(Still the dead one lay moaning)
I was much too far out all my life
And not waving but drowning. 

Drowning is a good way to describe feeling overwhelmed, isn't it?

We use it a lot.

"Oh!  I can't believe I said I would organize this year's Junior League Fundraiser dinner on top of homeschooling the kids and training for my next half-marathon.  I feel like I'm drowning!"

When circumstances improve we say:  "I feel like I'm getting my head above water!"

Motherhood gives one plenty of opportunity to play with the much-overused metaphor.  I've never met a mom who said she didn't struggle to find balance.  Just when it seems I do, my almost-three-year-old virtually stops napping, my toddlers learn how to climb out of their cribs, car seats, and virtually everything else they weren't already climbing before, and I realize as I'm standing in line to buy more Benadryl that the last time all five members of my family were well was definitely before the ball dropped for 2013.

If I briefly manage to get my act together, I savor the moment.  It won't last long.  Sorry to sound so negative.  I'm not trying to invite you all to my pity party.  The opposite, really.   Ask me how I'm doing on the street, and I'll tell you I'm livin' the dream and I mean it.  Really.  If I feel like I'm drowning, or when I do (again), help is always close by.

When I confide to my mom that I'm too sick to get my shopping done, she shops for me and sends things 2,500 miles so my girls have new Easter dresses and I don't have to drive an hour each way to Kohl's.

My best friend takes a week off work and flies redeye to Florida to go to Disney World with us, bringing the ratio of tiny people needing constant supervision to adults down to 1:1 and making it possible for us to go on all the rides.

Craig comes home from work, sees the look on my face, and decides to take all three kids for a walk so I can have a rest.  Yes, a neighbor asks where I am and he replies that I'm home in bed crying, but he's only telling the truth.

I breeze into Bible Study five minutes late, holding my arms closely by my sides because I've left the house without remembering to refresh my deodorant and EVERY day of my life is a heavy workout.  When it's my turn to share I say I'm too tired to remember any Bible verses and I've had a hard week and I can't get my eyebrow to stop twitching.  Nobody flinches, or worse, looks up 'complaining' in their Bible app so they can come up with a pertinent verse to tell me how to get it together.  Everyone smiles back.  Most of all, they listen.  Then I listen.  I'm not the only one who's struggling.  We pray.  Best of all, I pick my kids up from child care and they're not the frenetic and irritated three I dropped off.  They're refreshed by the new surroundings and pleasantly tired from playing with their friends and I can tell that dinner and bedtime will be a quick and opposition-free affair.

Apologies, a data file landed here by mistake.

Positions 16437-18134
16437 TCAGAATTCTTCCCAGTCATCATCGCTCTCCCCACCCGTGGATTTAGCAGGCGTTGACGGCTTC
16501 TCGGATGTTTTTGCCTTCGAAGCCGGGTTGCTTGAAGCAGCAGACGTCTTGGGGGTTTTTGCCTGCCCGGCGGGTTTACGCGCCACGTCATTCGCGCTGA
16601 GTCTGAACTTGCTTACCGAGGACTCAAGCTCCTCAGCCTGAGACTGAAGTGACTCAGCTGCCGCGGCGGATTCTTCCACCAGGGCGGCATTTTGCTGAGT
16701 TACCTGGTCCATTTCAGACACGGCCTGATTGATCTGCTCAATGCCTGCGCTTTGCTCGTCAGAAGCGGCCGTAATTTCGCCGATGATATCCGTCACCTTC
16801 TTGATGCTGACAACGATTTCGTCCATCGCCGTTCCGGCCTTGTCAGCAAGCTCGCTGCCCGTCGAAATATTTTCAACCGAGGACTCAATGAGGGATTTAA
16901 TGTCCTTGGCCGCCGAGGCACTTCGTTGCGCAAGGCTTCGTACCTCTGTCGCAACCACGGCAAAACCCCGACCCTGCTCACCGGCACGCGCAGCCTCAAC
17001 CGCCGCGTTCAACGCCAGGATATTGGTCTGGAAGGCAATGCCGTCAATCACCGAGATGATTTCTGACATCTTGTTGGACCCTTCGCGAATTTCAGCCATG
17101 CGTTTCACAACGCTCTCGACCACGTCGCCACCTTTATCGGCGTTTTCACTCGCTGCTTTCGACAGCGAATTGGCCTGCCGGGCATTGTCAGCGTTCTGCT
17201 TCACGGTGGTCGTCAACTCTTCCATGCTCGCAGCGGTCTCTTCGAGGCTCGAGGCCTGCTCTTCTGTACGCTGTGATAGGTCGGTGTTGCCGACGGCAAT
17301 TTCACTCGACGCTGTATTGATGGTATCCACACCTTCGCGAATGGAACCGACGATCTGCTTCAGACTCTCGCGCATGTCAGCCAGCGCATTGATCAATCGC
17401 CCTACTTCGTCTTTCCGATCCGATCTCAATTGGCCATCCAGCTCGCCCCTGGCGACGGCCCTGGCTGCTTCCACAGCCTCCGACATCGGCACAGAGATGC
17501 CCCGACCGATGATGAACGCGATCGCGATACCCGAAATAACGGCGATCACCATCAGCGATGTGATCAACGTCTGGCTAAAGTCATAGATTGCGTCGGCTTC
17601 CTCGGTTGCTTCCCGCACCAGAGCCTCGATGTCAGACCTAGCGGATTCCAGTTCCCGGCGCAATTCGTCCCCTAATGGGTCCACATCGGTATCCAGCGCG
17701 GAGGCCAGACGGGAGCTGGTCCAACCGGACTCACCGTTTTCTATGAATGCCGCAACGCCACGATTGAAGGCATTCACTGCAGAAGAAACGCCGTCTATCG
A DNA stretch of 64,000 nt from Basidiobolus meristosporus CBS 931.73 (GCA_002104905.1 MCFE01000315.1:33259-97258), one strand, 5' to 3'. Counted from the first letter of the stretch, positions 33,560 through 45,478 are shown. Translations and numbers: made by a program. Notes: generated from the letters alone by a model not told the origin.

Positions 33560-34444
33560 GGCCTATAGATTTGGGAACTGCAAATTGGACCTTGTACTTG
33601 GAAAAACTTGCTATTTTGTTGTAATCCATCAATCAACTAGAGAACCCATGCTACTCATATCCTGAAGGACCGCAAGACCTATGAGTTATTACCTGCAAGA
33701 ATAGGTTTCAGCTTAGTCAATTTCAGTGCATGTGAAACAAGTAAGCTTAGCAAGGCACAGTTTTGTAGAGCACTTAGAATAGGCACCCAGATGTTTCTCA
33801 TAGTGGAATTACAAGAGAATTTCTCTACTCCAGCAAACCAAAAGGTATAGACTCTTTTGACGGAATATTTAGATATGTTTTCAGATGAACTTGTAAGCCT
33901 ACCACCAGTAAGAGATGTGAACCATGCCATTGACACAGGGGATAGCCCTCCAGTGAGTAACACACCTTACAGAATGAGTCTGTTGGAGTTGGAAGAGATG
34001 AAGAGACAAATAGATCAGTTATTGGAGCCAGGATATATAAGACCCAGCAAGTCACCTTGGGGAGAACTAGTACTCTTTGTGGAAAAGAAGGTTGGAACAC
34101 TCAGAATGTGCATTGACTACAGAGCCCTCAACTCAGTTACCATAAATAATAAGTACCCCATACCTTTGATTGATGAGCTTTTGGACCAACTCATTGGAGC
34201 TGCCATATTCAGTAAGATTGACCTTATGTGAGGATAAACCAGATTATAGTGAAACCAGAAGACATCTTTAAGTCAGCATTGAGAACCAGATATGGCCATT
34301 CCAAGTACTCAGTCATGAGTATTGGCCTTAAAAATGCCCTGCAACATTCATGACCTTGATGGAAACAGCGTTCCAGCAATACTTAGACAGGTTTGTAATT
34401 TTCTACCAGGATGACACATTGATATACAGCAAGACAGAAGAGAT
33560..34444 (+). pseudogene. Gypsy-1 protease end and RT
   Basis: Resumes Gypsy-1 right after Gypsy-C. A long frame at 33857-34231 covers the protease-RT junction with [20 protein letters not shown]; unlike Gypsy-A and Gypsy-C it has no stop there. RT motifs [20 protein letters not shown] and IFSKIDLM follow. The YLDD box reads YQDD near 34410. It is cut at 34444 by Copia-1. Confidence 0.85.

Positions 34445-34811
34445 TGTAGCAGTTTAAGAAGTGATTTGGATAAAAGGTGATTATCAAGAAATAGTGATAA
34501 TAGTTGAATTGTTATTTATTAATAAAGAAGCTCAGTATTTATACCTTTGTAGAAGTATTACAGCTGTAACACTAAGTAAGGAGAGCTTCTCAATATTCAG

In the middle of a rough day, or seven in a row, I can call someone, send a frustrated text, or even walk to a neighbor's house.

I'm not alone.  I've been so blessed with a support system.

Not every mom has one.

That makes me sad.  The very thought of someone doing this monumental job alone.  Putting in the insane hours and struggling with the long nights, wishing there was someone nearby to call when things get rough.  Bringing home a new baby and waiting for the phone to ring for someone-- anyone-- to call, visit, or bring a meal.  Maybe picking up her kids from school or standing in line at the grocery store, surrounded by people and yet too isolated to ask for help.  Maybe even venting her frustrations to her husband or her friends that don't have kids, getting met with a blank stare of incredulity.  What?  It's really so hard to sit on the couch and watch TV all day while your kids play on the floor?  They have medications for depression now! Get a grip! Unable to make those around her understand because they're not livin' the dream.  All exhausting twenty-hours-a-day of it.

I was much further out than you thought
And not waving but drowning.

As it turns out, Smith instinctively nailed a now well-known fact about drowning people.  It's called the Instinctive Drowning Response, first named in a paper by Dr. Francesco Pia.  Everyone who has kids and spends time around water should read up on it, but not late at night.

Drowning people don't call a lot of attention to themselves, like they do in cartoons.  They don't flail, splash, and scream for help, even if it's only a few feet away.  As their bodies struggle to get enough oxygen, they become more and more still.  Most of the time, a drowning person doesn't make a sound.

I'm fortunate to be surrounded by people who know me well enough to see that I'm drowning even when I don't call for help.  They can read the (not so) subtle signs: an edge in my voice, the Coke I need every day around 3 pm, or my ridiculous right eyebrow. 

It makes me thankful.  It also makes me ask myself: who around me feels the same way? 

Do I see it? 

Do I care?

As I'm going through my day, I'm trying to be more aware of the people around me, not just the kids in the cart.  To pay attention to the other moms at the park, the checker at the grocery store, or the extended family member who calls up to chat about the kids and always has nice things to say. 

It's not that I've ever been reluctant to give someone encouragement. 

It's just that I may not have been able to recognize someone drowning. 

Right next to me.